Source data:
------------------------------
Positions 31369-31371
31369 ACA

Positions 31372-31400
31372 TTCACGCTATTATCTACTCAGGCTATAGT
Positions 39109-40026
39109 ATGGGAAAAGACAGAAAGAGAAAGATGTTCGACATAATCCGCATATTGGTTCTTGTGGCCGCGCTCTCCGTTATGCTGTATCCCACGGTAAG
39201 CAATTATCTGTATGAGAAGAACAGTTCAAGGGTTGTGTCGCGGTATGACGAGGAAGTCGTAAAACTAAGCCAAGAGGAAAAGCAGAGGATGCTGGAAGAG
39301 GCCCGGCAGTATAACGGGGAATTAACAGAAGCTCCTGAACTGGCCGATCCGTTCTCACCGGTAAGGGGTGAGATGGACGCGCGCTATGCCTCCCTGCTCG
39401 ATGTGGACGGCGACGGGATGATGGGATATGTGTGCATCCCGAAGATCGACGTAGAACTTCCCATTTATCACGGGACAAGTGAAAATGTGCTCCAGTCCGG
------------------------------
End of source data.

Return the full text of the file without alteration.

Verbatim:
Positions 31369-31371
31369 ACA

Positions 31372-31400
31372 TTCACGCTATTATCTACTCAGGCTATAGT
Positions 39109-40026
39109 ATGGGAAAAGACAGAAAGAGAAAGATGTTCGACATAATCCGCATATTGGTTCTTGTGGCCGCGCTCTCCGTTATGCTGTATCCCACGGTAAG
39201 CAATTATCTGTATGAGAAGAACAGTTCAAGGGTTGTGTCGCGGTATGACGAGGAAGTCGTAAAACTAAGCCAAGAGGAAAAGCAGAGGATGCTGGAAGAG
39301 GCCCGGCAGTATAACGGGGAATTAACAGAAGCTCCTGAACTGGCCGATCCGTTCTCACCGGTAAGGGGTGAGATGGACGCGCGCTATGCCTCCCTGCTCG
39401 ATGTGGACGGCGACGGGATGATGGGATATGTGTGCATCCCGAAGATCGACGTAGAACTTCCCATTTATCACGGGACAAGTGAAAATGTGCTCCAGTCCGG